Bengaluru Buzz: City among top COVID hubs | Buses for essential service providers | Food supply to migrants…and more

Bengaluru has been declared as a COVID-19 hotspot, and it's dealing with several issues - food supply to migrant labourers, vehicles on the road despite lockdown, and even abandoned animals in pet shops. Read more in our weekly roundup.

Bengaluru Urban among top 25 COVID hotspots

Bengaluru Urban and Mysuru are among the top 25 COVID-19 hotspots in the country, whereas Chickballapur is fast emerging as one over the last fortnight. Bengaluru was also among the top seven cities with a high case load as of March 30. These observations were made by the Union Ministry of Health and Family Welfare in its ‘COVID-19 Status Health Report’.

The report also mentioned that Victoria Hospital was being developed as a dedicated COVID-19 facility with 1,200 isolation beds, 15 ICU beds, and 20 ventilators. V Ravi, senior professor at NIMHANS said that the high number of confirmed cases in the city was due to the influx of foreign passengers as well as efficient contact tracing.

Source: The Hindu

Shortfall in food supply for migrant labourers

Even though municipal authorities are mobilising tonnes of food supplies to feed 85,000 migrant workers, there is a regular shortfall in supply. As a result, thousands are going hungry. A Department of Labour survey shows that migrant labourers stay at 439 locations in the city, many at construction sites. BBMP has asked its zonal joint commissioners for further verification of these numbers and sites.

Feeding 85,000 migrants three meals a day means 2,55,000 meals are required daily to feed all identified construction labourers. Labour Department said it is doling out nearly one lakh meals per day (in two servings – lunch and dinner, but no breakfast), while BBMP said it has been doling out 40,000 meals per day since the last two days. This has been augmented by 16 NGOs working in cooperation with BBMP, who are handing out an additional 48,000 to 52,000 meals per day. But this still leaves a deficit of 63,000 meals per day.

Source: Deccan Herald

BMTC operates 160 buses for essential service providers

The BMTC (Bangalore Metropolitan Transport Corporation) is operating 160 buses during the lockdown to help thousands provide essential services. Everyday, almost 9,000 people working in the health sector and various civic agencies, employees of banks and petrol bunks, and police personnel use these buses. Blood donors and people visiting hospitals are also allowed to use the service.

Police has issued about 70,000 passes manually and 10,000 passes electronically to allow essential service providers to operate smoothly. The passes are valid for 12 hours for those who want to visit hospitals due to medical emergencies. These passes are available in all law and order police stations. Citizens can get them by depositing original identity proof; they can later return the passes and collect their documents.

Meanwhile, Bengaluru Urban Deputy Commissioner G N Shivamurthy said that residents of paying guest accommodations and working women’s hostels should not be evicted. In another release, the deputy commissioner asked the people working in essential services sectors to return to work or else face action. Continuous supply of medicines, medical equipment and hand sanitisers is critical, hence people employed in these industries should come to work, he said.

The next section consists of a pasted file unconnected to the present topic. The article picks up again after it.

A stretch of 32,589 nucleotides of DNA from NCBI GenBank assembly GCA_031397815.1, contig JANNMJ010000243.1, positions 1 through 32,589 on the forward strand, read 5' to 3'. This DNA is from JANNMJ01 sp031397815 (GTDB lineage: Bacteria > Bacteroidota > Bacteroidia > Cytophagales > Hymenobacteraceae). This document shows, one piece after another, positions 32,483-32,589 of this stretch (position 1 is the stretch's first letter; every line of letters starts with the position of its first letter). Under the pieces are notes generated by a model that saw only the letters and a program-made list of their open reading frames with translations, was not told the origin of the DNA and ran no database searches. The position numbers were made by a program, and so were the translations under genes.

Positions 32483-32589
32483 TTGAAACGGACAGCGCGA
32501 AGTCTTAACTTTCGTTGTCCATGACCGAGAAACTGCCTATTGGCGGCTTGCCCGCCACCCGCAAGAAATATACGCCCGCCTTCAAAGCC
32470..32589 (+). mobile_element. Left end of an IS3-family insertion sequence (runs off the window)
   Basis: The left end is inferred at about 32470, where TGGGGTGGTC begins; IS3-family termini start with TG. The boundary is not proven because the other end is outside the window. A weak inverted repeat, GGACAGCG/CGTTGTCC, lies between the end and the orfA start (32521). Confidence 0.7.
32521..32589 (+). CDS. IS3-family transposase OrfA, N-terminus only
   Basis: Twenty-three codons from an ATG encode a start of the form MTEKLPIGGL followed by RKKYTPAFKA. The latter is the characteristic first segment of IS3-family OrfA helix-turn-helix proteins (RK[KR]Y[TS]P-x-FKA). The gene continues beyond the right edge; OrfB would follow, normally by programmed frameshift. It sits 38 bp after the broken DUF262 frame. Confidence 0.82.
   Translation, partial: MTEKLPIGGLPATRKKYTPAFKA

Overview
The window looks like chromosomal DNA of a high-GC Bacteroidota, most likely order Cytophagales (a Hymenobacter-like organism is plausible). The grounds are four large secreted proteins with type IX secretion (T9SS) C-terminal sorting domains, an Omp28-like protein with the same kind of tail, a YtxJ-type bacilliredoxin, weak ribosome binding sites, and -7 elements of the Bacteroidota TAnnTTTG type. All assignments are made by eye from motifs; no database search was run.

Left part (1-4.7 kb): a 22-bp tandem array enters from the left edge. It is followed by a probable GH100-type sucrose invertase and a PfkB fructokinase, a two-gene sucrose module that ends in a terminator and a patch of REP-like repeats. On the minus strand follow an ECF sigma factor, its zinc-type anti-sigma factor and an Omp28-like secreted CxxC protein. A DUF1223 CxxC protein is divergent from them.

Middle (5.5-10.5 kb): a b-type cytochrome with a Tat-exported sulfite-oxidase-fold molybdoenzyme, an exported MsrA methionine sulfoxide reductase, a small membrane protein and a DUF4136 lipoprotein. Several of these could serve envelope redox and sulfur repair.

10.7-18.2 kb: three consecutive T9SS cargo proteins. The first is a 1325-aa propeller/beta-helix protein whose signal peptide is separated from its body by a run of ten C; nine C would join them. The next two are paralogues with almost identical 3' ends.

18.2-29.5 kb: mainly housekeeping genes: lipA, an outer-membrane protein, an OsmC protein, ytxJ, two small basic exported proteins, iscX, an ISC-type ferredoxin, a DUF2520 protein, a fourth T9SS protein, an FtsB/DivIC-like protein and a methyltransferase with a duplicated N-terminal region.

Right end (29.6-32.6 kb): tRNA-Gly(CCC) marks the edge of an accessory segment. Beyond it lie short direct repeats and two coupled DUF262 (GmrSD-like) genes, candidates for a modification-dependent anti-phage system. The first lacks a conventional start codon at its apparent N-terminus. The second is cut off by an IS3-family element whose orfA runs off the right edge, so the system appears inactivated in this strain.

Source: The Hindu | Deccan Herald

Vehicles on road seized

On Wednesday, the police seized over 5,000 vehicles and booked motorists for allegedly “misusing the leniency shown to them to buy essentials”. Owners will be able to collect their vehicles only after the lockdown is lifted. This comes in the wake of the government being criticised for not enforcing the lockdown strictly in Bengaluru.

Police had warned that all two-wheelers and four-wheelers on the roads, which have been banned till April 14, would be seized during the 21-day nationwide lockdown. DG&IGP Praveen Sood tweeted, “This is not an April Fool’s prank. Two/four wheelers are banned from use till the 14th of April. We will SEIZE your vehicle if you CEASE to ignore this lockdown regulation.”

Source: The Hindu

Milk supply unimpeded

Milk supply remains a constant in the city even as people are stocking up on other products. The easy availability of milk is mainly due to work undertaken by the Bangalore Urban, Rural & Ramanagara District Co-operatives Milk Producers Societies Union (BAMUL), under the Karnataka Cooperative Milk Producers’ Federation (KMF).

But vendors and agents in non-residential areas are hit by the drop in demand from commercial players such as hotels, restaurants, bakeries and caterers.

Source: The Hindu

Caged pets abandoned

Following the lockdown, many pet shop owners have abandoned the animals they’d incarcerated. About 40 random inspections by the KAWB (Karnataka Animal Welfare Board) officials, activists and a few NGOs confirmed this. During an inspection in Halasuru, KAWB officials found two rabbits and a few birds dead. Officials said that most of the shops were unauthorised.

Various NGOs and individuals had complained to the KAWB that the owners of many pet shops were not feeding the animals and birds. They appealed to the police and BBMP to give curfew passes for pet feeders and animal rescuers.

Stray animals and those in animal shelters are also affected by food shortage. Shashi Kumar, Joint Director (Animal Husbandry) at BBMP, clarified that the civic body would give three vehicles to feed stray animals. NGOs and individuals can approach BBMP, and they will be given passes and permission, he said.

Source: The Hindu

[Compiled by Revathi Siva Kumar]

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